Scala Higher Order Function
Using methods as function values
The Scala compiler will automatically convert methods into function values for the purpose of passing them into higher-order functions.
In the example above, MyObject.mapMethod is not a function call, but instead is passed to map as a value. Indeed, map requires a function value passed to it, as can be seen in it's signature. The signature for the map of a List[A] (a list of objects of type A) is:
The f: (A) => B part indicates that the parameter to this method call is some function that takes an object of type A and returns an object of type B. A and B are arbitrarily defined. Returning to the first example, we can see that mapMethod takes an Int (which corresponds to A) and returns a String (which corresponds to B). Thus mapMethod is a valid function value to pass to map. We could rewrite the same code like this:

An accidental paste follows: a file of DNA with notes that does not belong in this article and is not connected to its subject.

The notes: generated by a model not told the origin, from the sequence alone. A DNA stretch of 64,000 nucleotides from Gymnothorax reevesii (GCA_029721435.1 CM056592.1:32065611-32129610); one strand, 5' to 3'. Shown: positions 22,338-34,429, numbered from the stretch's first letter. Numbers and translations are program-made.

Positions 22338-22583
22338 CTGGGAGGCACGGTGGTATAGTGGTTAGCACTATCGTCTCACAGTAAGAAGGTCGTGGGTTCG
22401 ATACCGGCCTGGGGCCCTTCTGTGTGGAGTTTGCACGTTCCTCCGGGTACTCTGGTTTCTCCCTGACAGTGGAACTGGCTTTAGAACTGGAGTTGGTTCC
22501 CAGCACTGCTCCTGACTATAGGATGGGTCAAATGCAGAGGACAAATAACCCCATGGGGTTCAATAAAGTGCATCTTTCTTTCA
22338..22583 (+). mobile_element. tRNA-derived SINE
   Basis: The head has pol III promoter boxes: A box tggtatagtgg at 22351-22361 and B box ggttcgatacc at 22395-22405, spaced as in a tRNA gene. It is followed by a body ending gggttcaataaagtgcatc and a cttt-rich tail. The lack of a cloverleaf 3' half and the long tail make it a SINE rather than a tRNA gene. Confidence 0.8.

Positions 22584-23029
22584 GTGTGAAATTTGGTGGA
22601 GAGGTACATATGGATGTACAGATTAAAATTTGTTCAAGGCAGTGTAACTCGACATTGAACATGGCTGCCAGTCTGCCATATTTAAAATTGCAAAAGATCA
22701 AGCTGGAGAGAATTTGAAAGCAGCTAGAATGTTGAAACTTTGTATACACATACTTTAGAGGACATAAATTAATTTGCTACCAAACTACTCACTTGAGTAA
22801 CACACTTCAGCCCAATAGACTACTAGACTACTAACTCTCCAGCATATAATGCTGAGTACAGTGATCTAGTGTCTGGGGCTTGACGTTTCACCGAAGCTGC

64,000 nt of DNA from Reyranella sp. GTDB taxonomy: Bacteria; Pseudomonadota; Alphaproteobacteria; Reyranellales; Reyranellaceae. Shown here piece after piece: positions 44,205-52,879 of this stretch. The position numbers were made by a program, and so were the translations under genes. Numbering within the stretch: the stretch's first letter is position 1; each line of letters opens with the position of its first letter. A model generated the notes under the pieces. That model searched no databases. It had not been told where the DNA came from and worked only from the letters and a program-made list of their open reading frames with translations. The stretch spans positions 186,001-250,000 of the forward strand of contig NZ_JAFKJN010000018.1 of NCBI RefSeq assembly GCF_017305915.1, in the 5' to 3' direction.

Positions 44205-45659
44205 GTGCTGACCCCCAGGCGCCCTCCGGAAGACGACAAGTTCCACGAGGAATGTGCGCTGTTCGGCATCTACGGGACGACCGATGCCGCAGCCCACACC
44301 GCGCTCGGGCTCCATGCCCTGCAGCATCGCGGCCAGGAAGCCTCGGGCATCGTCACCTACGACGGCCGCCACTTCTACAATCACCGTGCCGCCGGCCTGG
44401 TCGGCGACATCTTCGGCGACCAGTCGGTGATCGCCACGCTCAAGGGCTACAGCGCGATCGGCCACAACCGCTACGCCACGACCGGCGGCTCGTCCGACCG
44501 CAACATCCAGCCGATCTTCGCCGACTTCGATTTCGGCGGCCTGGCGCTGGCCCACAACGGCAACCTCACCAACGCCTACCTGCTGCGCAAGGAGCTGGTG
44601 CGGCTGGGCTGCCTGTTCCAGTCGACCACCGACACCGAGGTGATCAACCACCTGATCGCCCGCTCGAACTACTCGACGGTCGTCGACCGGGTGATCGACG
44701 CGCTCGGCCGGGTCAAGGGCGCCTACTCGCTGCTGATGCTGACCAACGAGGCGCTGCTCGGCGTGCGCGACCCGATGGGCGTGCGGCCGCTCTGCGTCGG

This inlines the function value, which may add clarity for simple functions.
High Order Functions(Function as Parameter)
A higher-order function, as opposed to a first-order function, can have one of three forms:
• One or more of its parameters is a function, and it returns some value.
• It returns a function, but none of its parameters is a function.
•Both of the above: One or more of its parameters is a function, and it returns a function.
Here the map function takes a getFullName(n._1,n._2) function as a parameter. This is called HOF (Higher order function).
Arguments lazy evaluation
Scala supports lazy evaluation for function arguments using notation: def func(arg: => String). Such function argument might take regular String object or a higher order function with String return type. In second case, function argument would be evaluated on value access.
Please see the example: